NEWARK – The crowd inside Mompou, a popular wine bar, lounge and tapas spot on Ferry Street in Newark’s Ironbound neighborhood, could blend in well in Manhattan’s Soho or downtown Jersey City.
Karen Suarez, a young professional who works in Manhattan in the financial industry, was born in Puerto Rico and raised in the Ironbound. Although she now lives in Brooklyn, she returns to the old neighborhood regularly to see friends.
On Thursday evening, Suarez, a former volunteer for then-Newark mayor and now U.S. Senator Cory Booker, tapped back into Newark’s political flow and felt that the tide was turning towards one mayoral candidate with just 12 days left before the May 13 municipal election.
“I really do think that Baraka is going to win. The South Ward is going to support him heavily, and they vote, unlike a lot of people here in the Ironbound, who don’t vote,” said Suarez, a graduate of Newark’s East Side High School and Rutgers-Newark. “You have people who own homes here, but now they’ve moved away, so they simply don’t care.”
Suarez also believes that another element will lead to Baraka’s victory.
“There is also a sympathy vote because of his father,” Suarez said, referring to the death of Councilman Baraka’s father, the famed poet and activist Amiri Baraka, who died in January and was honored with a huge public funeral that fused the personal and political together. “He was the poet laureate of New Jersey. I’m not in love with the son, but he’ll win, hands down.”
“I really thought that [North Ward Councilman] Anibal Ramos had a chance,” added Suarez, referring to the erstwhile mayoral candidate who dropped out in February and who is now on Jeffries’ council slate. “It totally blind-sided me when I heard about it. I didn’t understand why it happened.”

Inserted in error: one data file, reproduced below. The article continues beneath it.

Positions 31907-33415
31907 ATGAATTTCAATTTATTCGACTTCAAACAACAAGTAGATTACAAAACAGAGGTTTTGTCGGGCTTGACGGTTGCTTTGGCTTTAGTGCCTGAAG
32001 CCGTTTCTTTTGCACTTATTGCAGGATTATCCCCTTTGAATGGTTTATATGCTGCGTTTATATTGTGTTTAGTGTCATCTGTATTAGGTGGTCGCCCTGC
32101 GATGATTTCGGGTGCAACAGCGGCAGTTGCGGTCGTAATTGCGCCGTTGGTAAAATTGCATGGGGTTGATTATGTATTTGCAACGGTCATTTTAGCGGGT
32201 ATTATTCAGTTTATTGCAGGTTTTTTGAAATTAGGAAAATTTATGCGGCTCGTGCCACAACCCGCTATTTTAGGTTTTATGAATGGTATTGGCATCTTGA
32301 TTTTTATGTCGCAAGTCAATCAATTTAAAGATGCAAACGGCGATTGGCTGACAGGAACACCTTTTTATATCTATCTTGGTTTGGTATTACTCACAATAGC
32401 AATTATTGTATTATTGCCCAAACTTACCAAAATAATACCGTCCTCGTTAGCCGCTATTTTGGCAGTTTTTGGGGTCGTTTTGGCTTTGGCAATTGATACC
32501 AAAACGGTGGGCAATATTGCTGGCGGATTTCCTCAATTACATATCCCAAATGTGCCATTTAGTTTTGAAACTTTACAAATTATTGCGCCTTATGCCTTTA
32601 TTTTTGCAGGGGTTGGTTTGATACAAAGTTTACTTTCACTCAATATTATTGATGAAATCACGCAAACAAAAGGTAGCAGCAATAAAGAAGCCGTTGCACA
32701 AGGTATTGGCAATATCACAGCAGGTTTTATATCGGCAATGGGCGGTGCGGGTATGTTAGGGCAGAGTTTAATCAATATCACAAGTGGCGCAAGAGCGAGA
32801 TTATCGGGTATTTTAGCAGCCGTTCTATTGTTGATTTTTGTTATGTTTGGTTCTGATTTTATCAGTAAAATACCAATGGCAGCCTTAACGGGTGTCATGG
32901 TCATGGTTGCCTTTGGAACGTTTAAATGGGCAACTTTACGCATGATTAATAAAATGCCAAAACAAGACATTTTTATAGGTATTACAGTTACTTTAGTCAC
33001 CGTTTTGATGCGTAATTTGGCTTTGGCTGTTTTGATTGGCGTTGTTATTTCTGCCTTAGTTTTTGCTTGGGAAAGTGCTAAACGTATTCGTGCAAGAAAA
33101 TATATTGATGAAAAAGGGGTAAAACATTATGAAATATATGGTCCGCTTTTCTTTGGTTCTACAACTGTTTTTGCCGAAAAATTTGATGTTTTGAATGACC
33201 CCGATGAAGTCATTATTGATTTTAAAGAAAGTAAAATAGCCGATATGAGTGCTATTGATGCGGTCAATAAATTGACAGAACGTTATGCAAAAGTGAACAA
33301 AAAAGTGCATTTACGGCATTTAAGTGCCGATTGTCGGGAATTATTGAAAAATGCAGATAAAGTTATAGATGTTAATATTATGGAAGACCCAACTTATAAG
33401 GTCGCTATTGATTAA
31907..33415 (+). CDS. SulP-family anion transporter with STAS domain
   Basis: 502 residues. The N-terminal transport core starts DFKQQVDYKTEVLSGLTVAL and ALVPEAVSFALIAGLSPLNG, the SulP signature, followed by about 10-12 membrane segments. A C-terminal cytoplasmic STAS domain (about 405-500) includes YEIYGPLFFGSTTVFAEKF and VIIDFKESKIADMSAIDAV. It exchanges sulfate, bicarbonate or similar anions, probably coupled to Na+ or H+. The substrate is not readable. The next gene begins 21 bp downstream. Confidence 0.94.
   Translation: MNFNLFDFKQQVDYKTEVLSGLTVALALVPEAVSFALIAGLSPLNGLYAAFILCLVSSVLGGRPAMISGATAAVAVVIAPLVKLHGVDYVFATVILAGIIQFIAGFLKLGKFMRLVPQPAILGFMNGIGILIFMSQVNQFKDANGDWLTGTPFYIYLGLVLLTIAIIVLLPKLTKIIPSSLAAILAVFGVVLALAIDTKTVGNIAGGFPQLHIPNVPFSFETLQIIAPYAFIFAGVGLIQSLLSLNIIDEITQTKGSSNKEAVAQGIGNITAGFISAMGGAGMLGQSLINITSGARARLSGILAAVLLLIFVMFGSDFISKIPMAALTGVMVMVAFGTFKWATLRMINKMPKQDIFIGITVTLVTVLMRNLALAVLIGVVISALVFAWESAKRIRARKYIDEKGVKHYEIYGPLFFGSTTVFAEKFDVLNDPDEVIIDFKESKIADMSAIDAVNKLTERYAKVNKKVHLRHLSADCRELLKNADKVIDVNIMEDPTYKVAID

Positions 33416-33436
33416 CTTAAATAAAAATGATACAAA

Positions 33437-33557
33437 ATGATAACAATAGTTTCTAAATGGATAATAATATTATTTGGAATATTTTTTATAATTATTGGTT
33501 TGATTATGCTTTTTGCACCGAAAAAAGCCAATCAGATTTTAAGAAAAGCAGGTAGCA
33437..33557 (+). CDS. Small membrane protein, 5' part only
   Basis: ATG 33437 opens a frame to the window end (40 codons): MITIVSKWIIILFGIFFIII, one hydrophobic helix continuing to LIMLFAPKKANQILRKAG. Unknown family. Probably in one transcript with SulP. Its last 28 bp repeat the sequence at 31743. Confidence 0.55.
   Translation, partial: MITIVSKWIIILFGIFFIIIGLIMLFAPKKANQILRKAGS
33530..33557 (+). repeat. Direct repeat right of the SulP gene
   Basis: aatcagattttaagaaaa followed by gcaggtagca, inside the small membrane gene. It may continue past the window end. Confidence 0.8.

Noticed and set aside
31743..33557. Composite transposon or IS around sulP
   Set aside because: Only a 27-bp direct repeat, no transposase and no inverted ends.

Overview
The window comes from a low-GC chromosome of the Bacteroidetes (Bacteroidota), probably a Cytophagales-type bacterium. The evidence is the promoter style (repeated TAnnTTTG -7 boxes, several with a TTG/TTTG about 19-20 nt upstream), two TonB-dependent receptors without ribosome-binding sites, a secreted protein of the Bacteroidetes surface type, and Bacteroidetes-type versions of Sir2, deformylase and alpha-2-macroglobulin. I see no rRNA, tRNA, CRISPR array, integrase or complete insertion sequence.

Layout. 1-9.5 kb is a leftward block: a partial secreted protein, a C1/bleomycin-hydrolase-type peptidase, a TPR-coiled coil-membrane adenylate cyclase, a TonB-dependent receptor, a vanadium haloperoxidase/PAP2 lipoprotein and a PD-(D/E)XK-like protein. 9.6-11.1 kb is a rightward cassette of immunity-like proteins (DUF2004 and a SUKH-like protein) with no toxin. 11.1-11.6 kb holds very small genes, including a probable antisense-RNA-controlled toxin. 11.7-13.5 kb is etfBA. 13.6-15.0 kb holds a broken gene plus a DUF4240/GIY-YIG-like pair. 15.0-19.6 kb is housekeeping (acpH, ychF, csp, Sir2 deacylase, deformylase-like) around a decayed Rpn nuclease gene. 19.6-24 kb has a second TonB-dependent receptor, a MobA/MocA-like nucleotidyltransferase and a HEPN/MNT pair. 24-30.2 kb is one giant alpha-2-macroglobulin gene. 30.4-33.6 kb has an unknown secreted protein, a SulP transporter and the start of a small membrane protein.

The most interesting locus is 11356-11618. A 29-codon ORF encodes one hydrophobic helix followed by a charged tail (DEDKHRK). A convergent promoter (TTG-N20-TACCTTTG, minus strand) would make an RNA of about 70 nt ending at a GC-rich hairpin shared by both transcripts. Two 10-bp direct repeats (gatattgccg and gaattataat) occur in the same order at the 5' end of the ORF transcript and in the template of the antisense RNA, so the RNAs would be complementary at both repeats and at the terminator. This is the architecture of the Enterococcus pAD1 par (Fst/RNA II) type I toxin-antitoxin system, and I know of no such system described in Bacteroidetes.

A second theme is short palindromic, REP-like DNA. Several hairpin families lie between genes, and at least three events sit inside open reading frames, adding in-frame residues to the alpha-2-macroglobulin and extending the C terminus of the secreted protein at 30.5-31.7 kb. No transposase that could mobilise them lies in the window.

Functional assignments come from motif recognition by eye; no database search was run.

While Suarez was speaking, it was clear that there was another happening taking place.
A group of Portuguese-speaking and Spanish-speaking businessmen filed into Mompou and descended into the basement lounge. Following them soon after was Ras Baraka himself, along with his campaign manager, his brother Amiri “Middy” Baraka, Jr., and other members of his campaign crew.
A peek into the basement lounge revealed Baraka sitting on a bar stool, actively engaged in conversation with the members of the Ironbound business community.
Soon thereafter, Baraka came up for air and spoke to Suarez briefly before rushing out his next meeting.
“I just want to introduce myself. I was very involved in politics here, and I just want to congratulate you on running. I live next to [New York City] Mayor Bill de Blasio now,” said Suarez to Baraka.
Baraka, whose right eyebrow momentarily arched, smiled, told Suarez it was nice to meet her, then moved on into the Newark night.
“I’ll always be a Newark girl at heart,” said Suarez, turning back to her glass of Cabernet Sauvignon. “You know what, I’ve always said this – people who complain about who is in power, I always ask them, do you vote? No? If you don’t vote, then shut your mouth.”